Full-service remodeling contractors do it all. They accept a broad range of jobs, typically within a local area. Among the 99 full-service remodelers ranked on the 2022 Top 500, most fit this description, with one difference: They have become bigger than most of their peers. They’ve overcome the inherent complexities of managing large jobs to consistently earn profits that, in turn, enable them to add overhead and grow.

In analyzing the five segment groups among the Top 500 this year, the most surprising data to emerge shows that full-service remodelers are the most bullish in their revenue forecasts for the current year. As a group, they are forecasting a growth in revenues of 24.6 percent over 2021. Kitchen and bath firms are not far behind. They are forecasting a 24.3 percent increase in revenue followed by design-build, 16 percent; home improvement, 12.2 percent; and insurance restoration, 2.8 percent.

The reason for the unexpectedly strong outlook might lie in the organizational nature of the sector. Full-service remodelers tend to have a large staff of carpenters and project managers. One theory is they’ve been more fleet-of-foot and thus better able to turn jobs quickly, particularly as the wave of demand grew in 2020 and 2021. And because they’re less dependent on trade contractors to keep projects moving to completion, full-service remodelers can fill any scheduling gaps with handyman work and small projects for past clients.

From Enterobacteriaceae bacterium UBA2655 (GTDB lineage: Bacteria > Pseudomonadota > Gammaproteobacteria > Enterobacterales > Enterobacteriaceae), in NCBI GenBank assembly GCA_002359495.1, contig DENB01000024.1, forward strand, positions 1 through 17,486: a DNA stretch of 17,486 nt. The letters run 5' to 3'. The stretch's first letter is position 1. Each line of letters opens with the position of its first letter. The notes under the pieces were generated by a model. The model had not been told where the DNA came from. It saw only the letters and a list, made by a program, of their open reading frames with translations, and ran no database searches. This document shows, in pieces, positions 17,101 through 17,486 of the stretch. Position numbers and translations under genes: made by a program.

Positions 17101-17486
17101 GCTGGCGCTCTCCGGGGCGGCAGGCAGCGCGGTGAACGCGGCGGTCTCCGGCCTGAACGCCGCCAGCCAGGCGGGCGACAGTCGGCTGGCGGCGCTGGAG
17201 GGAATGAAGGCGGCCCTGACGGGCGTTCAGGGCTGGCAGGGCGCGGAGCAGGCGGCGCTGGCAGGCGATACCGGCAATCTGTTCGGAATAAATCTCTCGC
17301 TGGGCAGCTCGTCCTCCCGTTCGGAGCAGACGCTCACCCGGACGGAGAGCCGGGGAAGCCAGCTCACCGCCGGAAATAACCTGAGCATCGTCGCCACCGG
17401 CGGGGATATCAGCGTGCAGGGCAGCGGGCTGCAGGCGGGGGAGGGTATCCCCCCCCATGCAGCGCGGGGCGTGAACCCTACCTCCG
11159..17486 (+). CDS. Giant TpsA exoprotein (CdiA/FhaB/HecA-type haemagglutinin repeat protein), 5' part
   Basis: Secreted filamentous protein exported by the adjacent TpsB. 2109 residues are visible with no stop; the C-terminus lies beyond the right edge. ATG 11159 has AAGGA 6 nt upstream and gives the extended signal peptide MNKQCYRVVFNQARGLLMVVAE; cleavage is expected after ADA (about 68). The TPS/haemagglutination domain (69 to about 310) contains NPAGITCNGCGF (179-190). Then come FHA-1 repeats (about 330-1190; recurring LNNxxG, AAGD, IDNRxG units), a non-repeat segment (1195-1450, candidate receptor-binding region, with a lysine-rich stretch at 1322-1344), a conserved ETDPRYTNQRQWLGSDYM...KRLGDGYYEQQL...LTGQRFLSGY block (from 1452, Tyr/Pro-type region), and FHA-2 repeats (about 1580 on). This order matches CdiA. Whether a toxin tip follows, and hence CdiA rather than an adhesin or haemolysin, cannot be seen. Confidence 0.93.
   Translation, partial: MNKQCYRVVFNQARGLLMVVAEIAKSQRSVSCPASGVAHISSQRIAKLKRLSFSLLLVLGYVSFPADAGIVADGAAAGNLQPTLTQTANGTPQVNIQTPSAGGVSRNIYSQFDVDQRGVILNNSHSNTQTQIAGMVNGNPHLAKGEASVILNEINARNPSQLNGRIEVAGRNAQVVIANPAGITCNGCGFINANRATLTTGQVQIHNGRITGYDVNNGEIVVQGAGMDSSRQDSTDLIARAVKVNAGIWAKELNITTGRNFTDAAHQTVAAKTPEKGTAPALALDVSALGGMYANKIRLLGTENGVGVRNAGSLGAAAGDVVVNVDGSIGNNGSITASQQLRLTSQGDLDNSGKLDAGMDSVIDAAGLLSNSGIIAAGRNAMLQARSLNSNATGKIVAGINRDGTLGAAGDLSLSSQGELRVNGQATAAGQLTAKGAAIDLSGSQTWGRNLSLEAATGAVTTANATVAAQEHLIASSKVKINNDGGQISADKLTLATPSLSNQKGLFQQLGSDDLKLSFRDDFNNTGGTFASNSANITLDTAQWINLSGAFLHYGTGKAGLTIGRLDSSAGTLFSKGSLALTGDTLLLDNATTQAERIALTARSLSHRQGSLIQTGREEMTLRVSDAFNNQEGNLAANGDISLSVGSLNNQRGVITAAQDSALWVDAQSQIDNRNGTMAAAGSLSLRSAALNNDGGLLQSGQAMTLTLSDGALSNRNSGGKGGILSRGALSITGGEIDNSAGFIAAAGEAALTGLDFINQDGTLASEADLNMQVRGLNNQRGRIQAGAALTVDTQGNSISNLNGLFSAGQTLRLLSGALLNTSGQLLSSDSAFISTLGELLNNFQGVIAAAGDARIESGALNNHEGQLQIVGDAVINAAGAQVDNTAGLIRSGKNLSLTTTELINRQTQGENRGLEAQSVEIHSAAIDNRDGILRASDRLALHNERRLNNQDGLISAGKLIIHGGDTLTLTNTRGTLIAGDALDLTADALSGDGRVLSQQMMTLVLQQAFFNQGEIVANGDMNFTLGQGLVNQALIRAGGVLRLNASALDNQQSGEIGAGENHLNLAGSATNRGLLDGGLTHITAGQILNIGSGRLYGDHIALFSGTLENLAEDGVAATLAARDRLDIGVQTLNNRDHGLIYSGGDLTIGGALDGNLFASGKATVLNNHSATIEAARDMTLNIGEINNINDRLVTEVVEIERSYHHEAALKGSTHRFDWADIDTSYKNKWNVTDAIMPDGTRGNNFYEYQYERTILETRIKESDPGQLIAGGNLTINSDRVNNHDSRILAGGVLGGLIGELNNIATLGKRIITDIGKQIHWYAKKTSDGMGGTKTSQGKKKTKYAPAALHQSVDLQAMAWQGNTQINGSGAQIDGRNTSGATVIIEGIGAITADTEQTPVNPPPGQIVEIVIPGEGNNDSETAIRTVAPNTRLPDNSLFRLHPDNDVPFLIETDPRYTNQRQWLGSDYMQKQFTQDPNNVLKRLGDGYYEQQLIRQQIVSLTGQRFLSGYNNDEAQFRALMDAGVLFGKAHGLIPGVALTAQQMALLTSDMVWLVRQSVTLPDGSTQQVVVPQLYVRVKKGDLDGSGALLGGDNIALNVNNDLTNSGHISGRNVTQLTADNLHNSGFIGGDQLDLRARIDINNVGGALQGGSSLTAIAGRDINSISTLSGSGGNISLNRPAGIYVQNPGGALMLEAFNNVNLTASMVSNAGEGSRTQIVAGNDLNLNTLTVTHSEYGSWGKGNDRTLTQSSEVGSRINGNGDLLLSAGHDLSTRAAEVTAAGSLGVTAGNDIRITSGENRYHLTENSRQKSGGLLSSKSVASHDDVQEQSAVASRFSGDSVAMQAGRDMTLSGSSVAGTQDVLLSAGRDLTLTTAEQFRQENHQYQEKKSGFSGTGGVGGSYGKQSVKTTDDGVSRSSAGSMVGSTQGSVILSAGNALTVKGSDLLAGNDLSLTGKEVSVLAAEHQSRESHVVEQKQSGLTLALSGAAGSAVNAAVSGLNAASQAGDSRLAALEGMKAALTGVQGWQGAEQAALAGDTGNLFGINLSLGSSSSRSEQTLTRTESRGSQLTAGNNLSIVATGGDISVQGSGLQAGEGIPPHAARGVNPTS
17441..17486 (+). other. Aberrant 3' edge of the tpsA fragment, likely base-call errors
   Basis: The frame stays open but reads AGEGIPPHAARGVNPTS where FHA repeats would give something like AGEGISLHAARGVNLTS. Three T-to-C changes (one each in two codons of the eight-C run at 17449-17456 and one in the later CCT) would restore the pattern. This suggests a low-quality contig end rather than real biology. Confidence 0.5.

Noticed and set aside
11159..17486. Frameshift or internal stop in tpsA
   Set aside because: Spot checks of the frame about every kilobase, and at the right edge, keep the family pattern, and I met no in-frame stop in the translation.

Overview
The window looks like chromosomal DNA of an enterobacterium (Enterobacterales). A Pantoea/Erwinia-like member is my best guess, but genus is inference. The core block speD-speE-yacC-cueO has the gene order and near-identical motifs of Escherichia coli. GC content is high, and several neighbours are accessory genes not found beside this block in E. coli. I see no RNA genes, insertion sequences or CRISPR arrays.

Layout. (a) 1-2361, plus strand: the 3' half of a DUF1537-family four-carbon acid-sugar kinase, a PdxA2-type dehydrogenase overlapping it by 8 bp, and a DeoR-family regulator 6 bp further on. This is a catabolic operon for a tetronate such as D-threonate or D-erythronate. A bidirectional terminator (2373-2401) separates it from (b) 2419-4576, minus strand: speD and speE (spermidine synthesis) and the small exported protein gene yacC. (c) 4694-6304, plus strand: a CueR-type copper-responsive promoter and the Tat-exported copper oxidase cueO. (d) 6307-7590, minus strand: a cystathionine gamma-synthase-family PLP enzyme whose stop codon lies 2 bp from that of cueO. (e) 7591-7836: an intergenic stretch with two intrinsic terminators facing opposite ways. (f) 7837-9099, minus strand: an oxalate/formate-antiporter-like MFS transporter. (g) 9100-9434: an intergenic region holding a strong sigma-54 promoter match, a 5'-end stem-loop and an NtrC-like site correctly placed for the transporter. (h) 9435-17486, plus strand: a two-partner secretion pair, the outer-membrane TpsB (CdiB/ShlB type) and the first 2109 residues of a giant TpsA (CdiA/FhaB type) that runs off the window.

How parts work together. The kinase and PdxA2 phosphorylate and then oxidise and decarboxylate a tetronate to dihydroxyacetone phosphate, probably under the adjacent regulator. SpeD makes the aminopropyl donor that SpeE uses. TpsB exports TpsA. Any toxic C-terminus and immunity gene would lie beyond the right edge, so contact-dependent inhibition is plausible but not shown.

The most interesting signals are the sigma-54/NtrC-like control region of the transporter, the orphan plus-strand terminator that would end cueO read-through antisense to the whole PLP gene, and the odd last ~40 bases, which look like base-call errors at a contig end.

Despite their relative advantage with more field staff, full-service remodelers were just like all other sectors of the remodeling industry in identifying “hiring and retaining staff’ as their top challenge last year. In speaking with some of them, supply chain issues were perhaps their more persistent issue. Unlike specialty and single-line contractors, a typical full-service project requires a broader range of products, finishes and building materials. 

Even firms with good relationships with suppliers were forced to pause projects while waiting for appliances or windows, says Aaron Enfinger, CR, chief operations officer for The Cleary Company, ranked No. 221 on the list. Last year the firm billed $9.2 million in revenue on 113 jobs. The company, led by CEO George Cleary, is forecasting $11.6 million for 2022.